“His head wasn’t in the right place and he had to learn.”
“He didn’t take anything,” Correia said, at the time sidelined with a broken finger. “Every little thing I did was bad.”
FROM THE LOWEST of humbling lows came the long climb back to earning the trust of his coach. Not just from a football sense, mind you. To Correia, picking up the pace in school was just as crucial in his move from one side of life’s ledger to the other.
“School-wise I was doing horribly, it was bad,” Correia said. “Now as a junior I’m passing everything, five B’s.”
Correia remembers going to Pennington to inquire about how he could improve as a football player. Besides dropping that enormous chip off his shoulder, regular visits to the local gym had to become a must. Nowadays Pennington gets reports from friends that Correia is working out at the Planet Fitness located in Cumberland at five in morning, his “up and at ‘em” schedule based on whether North Smithfield plays Friday or Saturday. (Typically, Correia scales back the day before a game.)
“I’d set my alarm for 4:45,” said a deadly serious Correia, not blushing the slightest bit when the topic shifted to waking up a time normally reserved for farmers. “I wanted to show coach that I wanted to play.”
After a sophomore season in which Correia received first team all-division honors (as a defensive back), Pennington thought Correia was primed to take another step. The coach saw fit to appoint him a captain, one of four on the Northmen. Correia quickly embraced his newfound responsibilities, serving as a catalyst during captain’s practices held over the summer.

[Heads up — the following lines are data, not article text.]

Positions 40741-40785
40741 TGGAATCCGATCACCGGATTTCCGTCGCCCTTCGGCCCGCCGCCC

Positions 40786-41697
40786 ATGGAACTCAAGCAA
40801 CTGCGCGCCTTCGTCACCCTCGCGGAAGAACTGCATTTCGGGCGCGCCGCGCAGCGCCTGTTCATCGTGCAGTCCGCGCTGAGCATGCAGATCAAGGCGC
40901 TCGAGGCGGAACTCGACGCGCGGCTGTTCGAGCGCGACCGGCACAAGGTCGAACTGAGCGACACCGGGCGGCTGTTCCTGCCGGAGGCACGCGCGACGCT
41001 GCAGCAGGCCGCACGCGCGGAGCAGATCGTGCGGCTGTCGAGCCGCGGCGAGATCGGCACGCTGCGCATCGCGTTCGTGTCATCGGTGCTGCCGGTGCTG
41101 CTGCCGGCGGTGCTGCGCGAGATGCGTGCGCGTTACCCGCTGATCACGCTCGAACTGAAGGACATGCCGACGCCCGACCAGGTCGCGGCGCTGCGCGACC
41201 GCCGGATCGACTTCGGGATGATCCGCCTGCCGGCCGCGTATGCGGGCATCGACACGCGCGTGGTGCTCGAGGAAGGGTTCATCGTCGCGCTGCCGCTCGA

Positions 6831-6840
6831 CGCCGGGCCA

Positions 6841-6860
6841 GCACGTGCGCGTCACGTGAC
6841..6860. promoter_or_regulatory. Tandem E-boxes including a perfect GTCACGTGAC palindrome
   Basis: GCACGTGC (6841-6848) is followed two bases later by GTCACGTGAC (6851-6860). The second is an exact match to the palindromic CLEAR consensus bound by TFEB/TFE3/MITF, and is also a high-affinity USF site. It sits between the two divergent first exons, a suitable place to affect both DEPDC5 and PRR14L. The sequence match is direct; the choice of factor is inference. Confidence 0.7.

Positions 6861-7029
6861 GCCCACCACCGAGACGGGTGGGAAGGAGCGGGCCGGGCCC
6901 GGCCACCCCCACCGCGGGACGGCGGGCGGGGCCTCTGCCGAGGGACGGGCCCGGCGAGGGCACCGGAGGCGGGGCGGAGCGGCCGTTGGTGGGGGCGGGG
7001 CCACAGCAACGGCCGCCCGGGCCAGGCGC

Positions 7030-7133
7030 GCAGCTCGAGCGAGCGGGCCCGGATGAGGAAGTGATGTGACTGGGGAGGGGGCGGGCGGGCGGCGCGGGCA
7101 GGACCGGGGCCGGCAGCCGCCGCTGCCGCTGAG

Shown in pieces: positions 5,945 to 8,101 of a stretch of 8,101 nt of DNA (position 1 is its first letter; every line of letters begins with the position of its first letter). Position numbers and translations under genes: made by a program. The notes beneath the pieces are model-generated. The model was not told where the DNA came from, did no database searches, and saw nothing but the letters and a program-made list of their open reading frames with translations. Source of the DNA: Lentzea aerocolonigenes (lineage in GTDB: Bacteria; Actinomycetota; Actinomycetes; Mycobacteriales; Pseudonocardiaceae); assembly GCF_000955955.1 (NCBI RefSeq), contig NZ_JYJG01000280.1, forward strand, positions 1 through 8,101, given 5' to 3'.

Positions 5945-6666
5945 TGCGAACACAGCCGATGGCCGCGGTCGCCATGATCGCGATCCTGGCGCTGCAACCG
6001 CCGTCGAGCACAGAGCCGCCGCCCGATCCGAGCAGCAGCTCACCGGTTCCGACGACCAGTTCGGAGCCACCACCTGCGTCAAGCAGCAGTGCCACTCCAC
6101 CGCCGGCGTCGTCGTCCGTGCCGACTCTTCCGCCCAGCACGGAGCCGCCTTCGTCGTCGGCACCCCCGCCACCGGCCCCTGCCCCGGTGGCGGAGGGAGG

Such leadership continued throughout preseason camp as Correia started to get on the underclassmen in the same chastising manner that has become second nature to him.
“Since coach is always on me, I always get on the younger guys,” Correia says.
“He had to become a person everyone looks up to, not the person people are looking to joke around with,” Pennington said. “He now understands that he’s part of the team with the rest of the guys all pieces as well.”
THE ONE AREA where the coach/player accord has always been in sync is on the field. Standing on the sideline, Pennington simply marvels whenever Correia takes the handoff. For all his ability to take the ball to the house on a moment’s notice, the North Smithfield mentor is just as pleased whenever Correia, listed at 5-foot-7 “and a quarter” is a north-south runner.
“He sets guys up so that they become confused and don’t know whether he’s going to go (between the tackles) or bounce to the outside,” Pennington said. “He’s actually very strong and has the ability to break tackles when guys get a hand on the hips or feet.”
As a strong safety, Correia is just as deft in creating plays. In North Smithfield’s 14-12 win against previously undefeated Mt. Pleasant earlier this month, Correia came up with an interception near his team’s goal line in which he outworked Kilties wideout Emmanuel Marsh, who had a good four inches on Correia.
“I love to hit,” said Correia, once again breaking out into a grin. “Come up and make the tackle, that’s what I enjoy the best because defense wins the game.”
Pennington legitimizes Correia’s stance. The coach has watched him grow up in two years time, blossoming from an immature youngster to someone who has his head on straight. Now Correia, also a basketball player at N.S., talks about the future with reverence, whether it’s guiding the Northmen to a possible Super Bowl title or catching the fancy of some college recruiter.
Both sides admit they’ve seen the tough love pay off.
“We’ve come full circle,” Pennington affirmed.
Echoed Correia, “Everything has happened for the best.”